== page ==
Among the many repercussions of the shocking revelation that Germanwings flight 9525 was deliberately crashed by co-pilot Andreas Lubitz while alone at the controls, the most immediate has been a move to require that there be two crew members in a cockpit at all times.

US regulations have long required this two-crew protocol. After the 24 March tragedy that claimed 150 lives in the French Alps, European low-cost carrier Norwegian moved quickly to change its procedures. "This means that if one of the pilots leaves the cockpit, one crew member must replace him/her during this time," Norwegian says. "Our passengers’ and crew’s safety always comes first, which is why we have decided to change our procedures, in line with US regulations."

Canadian transport authorities quickly followed the Lubitz revelations with an interim rule to ensure that two crew members are at the flight deck at all times, “to ensure the security of Canadian passengers". Early reports indicate that Air Canada and WestJet have implemented the new rule.

EASA followed suit on 27 March, with a temporary recommendation that airlines ensure at least two crew - including at least one qualified pilot - occupy the flight crew compartment at all times. Airlines, says EASA, "should re-assess the safety and security risks associated with a flight crew leaving the cockpit due to operational or physiological needs".

In Europe, national aviation safety authorities have no power to make a binding rule, which would have to come from EASA. As the UK’s CAA observes, though, individual airlines are free to modify their own operating procedures. Norwegian's adoption of a two-crew rule was followed by Germanwings parent, Lufthansa group.

The US requirement to have two crew members up front at all times was just one response to 9/11. After the attacks on New York and the Pentagon, regulations requiring that cockpit doors be sealed – and reinforced against breakage by weapons or battering devices like trolleys or fire extinguishers – were devised to prevent terrorists from taking control.

Those protocols, well-illustrated by this 2002 Airbus video, provide for an override to permit a crew member outside the cockpit to gain access should both pilots be incapacitated. However, the post-9/11 protocols also – understandably – permit the occupants of the cockpit to actively block that override. Alone in the cockpit of Germanwings 9525, Lubitz apparently employed that safeguard to keep the pilot out and ensure the success of his murderous scheme.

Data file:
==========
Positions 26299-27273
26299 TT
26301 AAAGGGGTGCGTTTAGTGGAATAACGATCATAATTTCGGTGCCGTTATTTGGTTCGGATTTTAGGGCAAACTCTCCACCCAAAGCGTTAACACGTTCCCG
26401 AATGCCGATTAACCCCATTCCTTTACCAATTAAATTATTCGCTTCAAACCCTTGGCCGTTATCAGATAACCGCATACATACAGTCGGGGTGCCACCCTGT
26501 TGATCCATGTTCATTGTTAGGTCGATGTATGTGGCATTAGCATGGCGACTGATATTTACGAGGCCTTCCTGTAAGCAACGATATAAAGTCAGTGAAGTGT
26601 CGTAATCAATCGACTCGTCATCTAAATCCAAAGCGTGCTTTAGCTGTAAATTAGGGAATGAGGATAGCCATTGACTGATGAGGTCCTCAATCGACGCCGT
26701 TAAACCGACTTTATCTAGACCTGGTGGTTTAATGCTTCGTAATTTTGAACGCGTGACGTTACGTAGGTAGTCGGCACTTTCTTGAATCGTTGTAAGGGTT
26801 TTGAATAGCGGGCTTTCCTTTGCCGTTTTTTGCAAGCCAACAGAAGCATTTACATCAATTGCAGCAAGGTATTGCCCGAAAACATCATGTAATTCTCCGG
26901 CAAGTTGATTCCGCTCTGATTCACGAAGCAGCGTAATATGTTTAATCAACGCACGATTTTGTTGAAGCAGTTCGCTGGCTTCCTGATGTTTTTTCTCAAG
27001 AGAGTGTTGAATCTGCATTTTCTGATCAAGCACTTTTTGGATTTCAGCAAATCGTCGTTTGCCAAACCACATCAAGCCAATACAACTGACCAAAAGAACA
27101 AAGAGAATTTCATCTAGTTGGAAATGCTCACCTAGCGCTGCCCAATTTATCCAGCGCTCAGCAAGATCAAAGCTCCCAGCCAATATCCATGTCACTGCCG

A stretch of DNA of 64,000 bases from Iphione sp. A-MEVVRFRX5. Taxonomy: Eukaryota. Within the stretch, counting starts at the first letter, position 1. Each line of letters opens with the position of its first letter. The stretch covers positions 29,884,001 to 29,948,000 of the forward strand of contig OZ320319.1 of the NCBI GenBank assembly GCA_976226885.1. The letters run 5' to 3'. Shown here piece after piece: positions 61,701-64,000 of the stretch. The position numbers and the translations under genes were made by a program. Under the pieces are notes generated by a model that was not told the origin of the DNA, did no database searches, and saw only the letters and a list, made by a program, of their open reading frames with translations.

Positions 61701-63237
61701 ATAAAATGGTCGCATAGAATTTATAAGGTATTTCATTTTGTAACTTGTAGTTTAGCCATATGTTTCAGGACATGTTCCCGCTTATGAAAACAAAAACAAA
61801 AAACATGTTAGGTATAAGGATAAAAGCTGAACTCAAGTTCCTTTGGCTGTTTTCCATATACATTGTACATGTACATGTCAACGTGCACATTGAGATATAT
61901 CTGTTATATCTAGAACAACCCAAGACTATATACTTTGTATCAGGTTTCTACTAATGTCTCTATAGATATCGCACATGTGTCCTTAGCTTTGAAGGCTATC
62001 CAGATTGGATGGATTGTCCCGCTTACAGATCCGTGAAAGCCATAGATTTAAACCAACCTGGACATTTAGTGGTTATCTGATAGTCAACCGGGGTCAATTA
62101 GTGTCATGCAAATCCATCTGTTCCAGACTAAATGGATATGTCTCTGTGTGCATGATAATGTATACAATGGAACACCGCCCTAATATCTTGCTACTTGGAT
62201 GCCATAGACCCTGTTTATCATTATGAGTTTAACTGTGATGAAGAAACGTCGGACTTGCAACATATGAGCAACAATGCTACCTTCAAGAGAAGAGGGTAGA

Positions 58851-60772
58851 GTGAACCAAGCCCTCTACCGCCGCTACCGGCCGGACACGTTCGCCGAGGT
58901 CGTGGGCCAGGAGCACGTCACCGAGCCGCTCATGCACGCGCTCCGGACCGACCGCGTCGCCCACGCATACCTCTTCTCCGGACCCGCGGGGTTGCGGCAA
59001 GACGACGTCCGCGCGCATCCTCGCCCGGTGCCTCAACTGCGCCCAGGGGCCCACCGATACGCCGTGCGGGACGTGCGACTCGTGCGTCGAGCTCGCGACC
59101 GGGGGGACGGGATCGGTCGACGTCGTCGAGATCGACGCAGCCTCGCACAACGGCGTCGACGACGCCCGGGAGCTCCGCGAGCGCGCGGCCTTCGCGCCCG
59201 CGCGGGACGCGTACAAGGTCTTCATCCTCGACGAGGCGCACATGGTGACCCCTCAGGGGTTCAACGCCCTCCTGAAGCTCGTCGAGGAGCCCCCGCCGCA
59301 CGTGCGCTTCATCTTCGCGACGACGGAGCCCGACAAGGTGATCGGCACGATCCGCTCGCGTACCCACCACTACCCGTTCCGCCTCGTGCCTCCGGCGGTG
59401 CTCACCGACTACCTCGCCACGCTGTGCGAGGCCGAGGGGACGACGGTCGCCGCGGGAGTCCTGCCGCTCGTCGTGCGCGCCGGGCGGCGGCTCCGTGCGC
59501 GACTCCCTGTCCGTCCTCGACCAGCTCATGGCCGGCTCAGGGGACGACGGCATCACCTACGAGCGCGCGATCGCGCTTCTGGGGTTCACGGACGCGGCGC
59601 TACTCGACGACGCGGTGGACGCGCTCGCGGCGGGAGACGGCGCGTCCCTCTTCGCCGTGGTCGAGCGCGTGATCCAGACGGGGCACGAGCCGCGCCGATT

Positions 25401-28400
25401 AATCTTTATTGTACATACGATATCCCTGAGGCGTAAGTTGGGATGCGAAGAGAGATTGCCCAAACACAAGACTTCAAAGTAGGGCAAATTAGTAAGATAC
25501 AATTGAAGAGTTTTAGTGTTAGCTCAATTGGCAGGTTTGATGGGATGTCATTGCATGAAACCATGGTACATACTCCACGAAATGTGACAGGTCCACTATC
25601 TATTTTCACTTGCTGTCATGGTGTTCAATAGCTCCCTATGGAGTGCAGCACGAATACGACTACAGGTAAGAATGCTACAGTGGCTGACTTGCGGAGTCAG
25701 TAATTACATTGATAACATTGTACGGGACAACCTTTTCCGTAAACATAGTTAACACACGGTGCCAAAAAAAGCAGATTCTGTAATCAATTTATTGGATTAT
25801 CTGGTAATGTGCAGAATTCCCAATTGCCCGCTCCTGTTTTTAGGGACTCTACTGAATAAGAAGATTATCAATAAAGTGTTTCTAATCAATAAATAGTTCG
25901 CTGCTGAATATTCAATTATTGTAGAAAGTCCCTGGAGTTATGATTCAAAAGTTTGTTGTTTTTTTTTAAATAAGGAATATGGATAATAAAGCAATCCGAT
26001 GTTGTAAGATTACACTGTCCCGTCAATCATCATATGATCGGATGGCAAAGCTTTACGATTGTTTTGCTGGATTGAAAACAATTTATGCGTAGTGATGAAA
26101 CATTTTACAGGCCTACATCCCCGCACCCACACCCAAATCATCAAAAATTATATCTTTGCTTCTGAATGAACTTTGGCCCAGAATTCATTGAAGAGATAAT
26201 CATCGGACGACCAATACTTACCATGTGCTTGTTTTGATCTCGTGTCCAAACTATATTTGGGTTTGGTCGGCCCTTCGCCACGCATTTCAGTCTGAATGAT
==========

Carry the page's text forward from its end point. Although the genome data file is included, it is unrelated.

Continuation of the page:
But could keeping both seats full at all times prevent another pilot from deliberately crashing an aircraft? The presence of a second crew member may provide some psychological deterrent to a pilot who would have acted more freely if alone, but having two crew members in the cockpit is no guarantee of safety. The NTSB’s investigation of the 1999 Egyptair 990 crash, in which all 217 people aboard died, concluded that the relief first officer intentionally flew the Boeing 767 into the Atlantic ocean – apparently "winning" a battle for control of the aircraft with the captain, who re-entered the cockpit after the descent had been initiated and whose subsequent control inputs were clearly intended to restore safe flight.

Many situations can be imagined in which a second person would be unable to stop a determined pilot from crashing an aeroplane. That second person might, for example, be a slightly-built flight attendant with little hope of physically restraining a larger, stronger pilot. In the USA, however, relative strength may be of no matter, as pilots may carry sidearms.

Moreover, the one person out, one person in protocol keeps the cabin door open for longer than a simple routine whereby one pilot exits – probably increasing the risk of a cockpit invasion.

Whether the initial reaction favoring the two-crew rule becomes regulation outside the US remains to be seen. EASA's recent stance on regulation generally has been to adopt the view that there are already too many rules, and that adding more undermines the effectiveness of those already in existence.